5 Questions for DJ Bitman
If you hear the term Latin hip-hop and the word reggaeton comes to mind, my sincerest condolences. Nothing about the latest Latin turntablists can be considered an over-the-top annoyance a la reggaeton's hyperbolically blinged-out noise, but rather they're a whole new phase of contemporary dub all-stars.
But first a brief history. Back in the late '90s the only blend of Latin hip-hop on a national scale came in one collective sound: Ozomatli, the LA-based band that mixed funk, cumbia, rock and hip hop. Later came the dance electro-rock band Kinky. The musical turning point wasn't until the release of the soundtrack for the Spanish indie film in 2006, La Mujer de Mi Hermano. This was a massive release for Latin hipsters pining for new music.
The result was a modern Latin sound mixing lounge, dance and hip-hop by Nortec Collective, Mexican Institute of Sound and Bitman & Roban. The latter included Jose Antonio Bravo, a Chilean DJ who released three albums including his definitive 2006 U.S debut Musica Para Despues del Almuerzo. In 2007, Bravo went solo, dropped the collaborative name of Roban (the "robbing of samples") and he simply stuck with Bitman, the "beat man."
Bitman and I recently talked over the phone, mostly in Spanish, from his studio in Santiago, Chile. (No Babelfish necessary: I translated.) Bitman's first U.S. show ever takes place this Saturday the 12th as part of the ninth annual Latin Alternative Music Conference, where he'll hit the stage along with electro-rock band Plastilina Mosh and the ever-enchanting alt-Latin songstress Julieta Venegas.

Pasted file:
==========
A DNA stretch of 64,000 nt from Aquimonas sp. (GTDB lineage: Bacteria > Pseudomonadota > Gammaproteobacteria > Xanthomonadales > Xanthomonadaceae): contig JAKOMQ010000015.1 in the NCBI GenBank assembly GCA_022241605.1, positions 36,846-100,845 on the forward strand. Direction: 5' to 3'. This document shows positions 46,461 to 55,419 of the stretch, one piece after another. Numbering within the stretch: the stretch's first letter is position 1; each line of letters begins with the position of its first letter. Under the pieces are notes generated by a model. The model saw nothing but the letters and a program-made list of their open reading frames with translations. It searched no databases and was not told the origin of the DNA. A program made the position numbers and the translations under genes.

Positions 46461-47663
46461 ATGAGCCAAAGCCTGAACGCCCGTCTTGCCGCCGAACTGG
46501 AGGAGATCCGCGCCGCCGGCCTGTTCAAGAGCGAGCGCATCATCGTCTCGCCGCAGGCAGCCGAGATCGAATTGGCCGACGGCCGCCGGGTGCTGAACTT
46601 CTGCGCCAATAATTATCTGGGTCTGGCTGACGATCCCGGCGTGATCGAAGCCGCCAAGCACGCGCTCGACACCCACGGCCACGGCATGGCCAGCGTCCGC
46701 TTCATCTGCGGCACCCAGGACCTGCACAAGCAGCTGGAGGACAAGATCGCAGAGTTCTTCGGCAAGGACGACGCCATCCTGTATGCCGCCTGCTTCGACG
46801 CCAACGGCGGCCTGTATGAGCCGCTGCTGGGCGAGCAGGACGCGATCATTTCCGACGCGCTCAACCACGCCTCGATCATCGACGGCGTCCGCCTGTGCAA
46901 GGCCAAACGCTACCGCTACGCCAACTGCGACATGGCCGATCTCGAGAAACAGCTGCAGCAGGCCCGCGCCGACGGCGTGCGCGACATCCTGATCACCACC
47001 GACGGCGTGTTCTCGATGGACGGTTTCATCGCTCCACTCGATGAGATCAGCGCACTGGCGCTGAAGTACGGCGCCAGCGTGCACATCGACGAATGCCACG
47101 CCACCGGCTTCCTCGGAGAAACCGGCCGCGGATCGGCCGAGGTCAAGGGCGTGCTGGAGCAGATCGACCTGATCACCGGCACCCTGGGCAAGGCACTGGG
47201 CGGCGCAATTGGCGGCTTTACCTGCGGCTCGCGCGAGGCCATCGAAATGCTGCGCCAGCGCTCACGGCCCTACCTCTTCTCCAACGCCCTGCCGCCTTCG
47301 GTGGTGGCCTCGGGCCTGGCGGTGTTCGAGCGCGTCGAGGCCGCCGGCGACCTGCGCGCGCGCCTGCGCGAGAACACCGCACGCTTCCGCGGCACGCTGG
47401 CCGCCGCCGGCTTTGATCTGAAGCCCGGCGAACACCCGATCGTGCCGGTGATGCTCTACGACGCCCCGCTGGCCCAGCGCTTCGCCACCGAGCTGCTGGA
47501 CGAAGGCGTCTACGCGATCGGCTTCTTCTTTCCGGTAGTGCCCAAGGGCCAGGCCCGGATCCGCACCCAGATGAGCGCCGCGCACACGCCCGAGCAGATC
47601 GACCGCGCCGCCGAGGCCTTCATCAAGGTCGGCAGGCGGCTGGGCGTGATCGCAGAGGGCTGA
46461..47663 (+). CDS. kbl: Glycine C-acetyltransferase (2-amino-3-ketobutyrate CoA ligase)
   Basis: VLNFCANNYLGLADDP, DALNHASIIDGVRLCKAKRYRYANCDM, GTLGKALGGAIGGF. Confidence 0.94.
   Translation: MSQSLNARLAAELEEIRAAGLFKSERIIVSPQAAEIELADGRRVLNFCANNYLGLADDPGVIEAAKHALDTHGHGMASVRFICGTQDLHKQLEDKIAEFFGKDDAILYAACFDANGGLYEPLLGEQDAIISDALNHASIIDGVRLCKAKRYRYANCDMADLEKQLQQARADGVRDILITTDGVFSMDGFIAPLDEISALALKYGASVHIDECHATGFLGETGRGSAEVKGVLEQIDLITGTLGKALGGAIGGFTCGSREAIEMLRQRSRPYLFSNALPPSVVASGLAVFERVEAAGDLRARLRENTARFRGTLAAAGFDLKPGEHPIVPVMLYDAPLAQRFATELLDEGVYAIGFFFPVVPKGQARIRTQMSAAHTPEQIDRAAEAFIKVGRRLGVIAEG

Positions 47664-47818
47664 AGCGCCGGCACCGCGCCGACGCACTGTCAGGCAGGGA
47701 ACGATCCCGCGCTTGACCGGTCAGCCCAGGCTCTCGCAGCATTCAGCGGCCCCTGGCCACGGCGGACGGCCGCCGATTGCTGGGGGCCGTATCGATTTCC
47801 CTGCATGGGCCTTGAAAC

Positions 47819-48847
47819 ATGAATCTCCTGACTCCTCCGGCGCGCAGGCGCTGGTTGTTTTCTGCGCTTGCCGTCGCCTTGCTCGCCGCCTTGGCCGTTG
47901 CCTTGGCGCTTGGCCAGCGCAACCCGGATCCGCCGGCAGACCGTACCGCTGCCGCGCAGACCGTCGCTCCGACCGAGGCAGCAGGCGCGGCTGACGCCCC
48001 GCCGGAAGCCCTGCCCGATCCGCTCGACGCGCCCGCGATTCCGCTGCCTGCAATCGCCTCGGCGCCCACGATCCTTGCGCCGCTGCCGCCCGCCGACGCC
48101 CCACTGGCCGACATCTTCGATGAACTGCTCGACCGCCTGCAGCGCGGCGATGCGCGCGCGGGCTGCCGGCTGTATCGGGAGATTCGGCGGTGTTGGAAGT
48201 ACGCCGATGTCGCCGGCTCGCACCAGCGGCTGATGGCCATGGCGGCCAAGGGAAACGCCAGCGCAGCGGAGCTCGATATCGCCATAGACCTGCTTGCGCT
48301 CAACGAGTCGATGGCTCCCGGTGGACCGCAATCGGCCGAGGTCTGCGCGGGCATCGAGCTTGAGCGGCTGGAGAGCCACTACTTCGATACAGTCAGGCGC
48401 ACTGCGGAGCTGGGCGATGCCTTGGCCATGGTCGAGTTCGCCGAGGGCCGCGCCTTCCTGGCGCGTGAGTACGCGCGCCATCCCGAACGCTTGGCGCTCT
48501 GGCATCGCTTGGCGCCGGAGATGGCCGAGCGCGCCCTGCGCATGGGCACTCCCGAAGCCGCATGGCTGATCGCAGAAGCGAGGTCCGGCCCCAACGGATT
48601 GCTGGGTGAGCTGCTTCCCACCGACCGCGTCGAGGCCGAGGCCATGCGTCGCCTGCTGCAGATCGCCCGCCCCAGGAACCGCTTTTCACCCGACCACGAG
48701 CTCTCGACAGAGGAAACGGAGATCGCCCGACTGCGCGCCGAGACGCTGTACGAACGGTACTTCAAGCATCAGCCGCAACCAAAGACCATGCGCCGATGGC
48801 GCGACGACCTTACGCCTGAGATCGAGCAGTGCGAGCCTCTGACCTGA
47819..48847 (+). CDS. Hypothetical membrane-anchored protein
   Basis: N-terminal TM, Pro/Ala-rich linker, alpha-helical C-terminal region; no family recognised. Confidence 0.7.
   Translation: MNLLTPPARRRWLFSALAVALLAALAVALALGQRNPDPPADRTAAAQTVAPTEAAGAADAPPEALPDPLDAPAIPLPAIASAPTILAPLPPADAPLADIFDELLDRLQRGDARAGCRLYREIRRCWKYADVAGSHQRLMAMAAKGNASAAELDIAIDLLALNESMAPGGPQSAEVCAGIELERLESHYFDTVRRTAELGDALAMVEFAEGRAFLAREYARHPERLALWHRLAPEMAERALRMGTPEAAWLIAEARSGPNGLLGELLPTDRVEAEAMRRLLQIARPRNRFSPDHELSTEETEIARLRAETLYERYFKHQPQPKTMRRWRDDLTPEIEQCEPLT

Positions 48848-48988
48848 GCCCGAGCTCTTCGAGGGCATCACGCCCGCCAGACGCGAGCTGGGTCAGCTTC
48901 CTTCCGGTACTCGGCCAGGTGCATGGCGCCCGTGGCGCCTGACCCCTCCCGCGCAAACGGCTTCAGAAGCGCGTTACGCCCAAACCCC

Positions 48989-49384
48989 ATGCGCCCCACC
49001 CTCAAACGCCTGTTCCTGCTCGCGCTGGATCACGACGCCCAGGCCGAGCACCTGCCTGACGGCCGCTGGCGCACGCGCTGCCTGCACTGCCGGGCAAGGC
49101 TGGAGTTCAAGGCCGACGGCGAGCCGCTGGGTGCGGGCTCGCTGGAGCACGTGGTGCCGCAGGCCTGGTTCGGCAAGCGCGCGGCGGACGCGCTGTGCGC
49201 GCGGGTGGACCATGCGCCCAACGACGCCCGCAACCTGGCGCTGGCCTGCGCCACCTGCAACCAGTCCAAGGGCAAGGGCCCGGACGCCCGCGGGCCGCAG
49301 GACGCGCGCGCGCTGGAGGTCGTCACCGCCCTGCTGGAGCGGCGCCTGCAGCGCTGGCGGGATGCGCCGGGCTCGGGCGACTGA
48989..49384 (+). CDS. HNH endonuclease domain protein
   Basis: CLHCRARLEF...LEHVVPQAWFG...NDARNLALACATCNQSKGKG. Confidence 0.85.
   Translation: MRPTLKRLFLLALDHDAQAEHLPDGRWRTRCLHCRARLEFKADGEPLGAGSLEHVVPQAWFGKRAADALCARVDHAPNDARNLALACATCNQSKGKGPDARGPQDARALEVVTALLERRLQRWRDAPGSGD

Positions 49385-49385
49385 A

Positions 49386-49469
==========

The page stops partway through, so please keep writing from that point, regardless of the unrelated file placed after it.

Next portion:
Are you excited about playing in New York?
Very excited, and anxious. It's going to be nuts.
Since you collaborated with Plastilina Mosh on the track "Me Gustan" off your current album, Latin Bitman, will they be playing on your set at SummerStage as well?
It's going to be a little different than what I'm used to. We have a couple of guests that are performing with me including Plastilina Mosh and Louie Vega.
What artists were you influenced by growing up?
I listened to a lot of punk and hip-hop. In 1986 my sister went to San Francisco for a year and brought me back a Run DMC album. So I just familiarized myself with all of that, like the Beastie Boys too, and started learning how to play the bass and guitar. Then I really got into learning about software programs.
With all the new changes in technology and the music industry, what's the most exciting thing about creating music today?
The advantage about being DJ is that you aren't limited. I can mix all sorts of things and the music never loses by mixing. There are so many alternatives to releasing music now and all of it is presented to the listener. Although music is changing, we're not creating something new. To create something is to take from the past, like Amy Winehouse. She has this amazing sound that is directly from the past. Reggeaton takes from reggae and although I'm not a fan of reggeaton, I do like reggae.
On the latest album you say there are no samples. How is this possible?
The way it works is that I do begin with a sample, like a blueprint. I work over it by writing new beats on top of it, adding vocals, and then when it's done, I remove the original sample. It still has that original groove but I just add to it, like reorganizing notes.
DJ Bitman performs this Saturday, July 12 at Rumsey Playfield, free.
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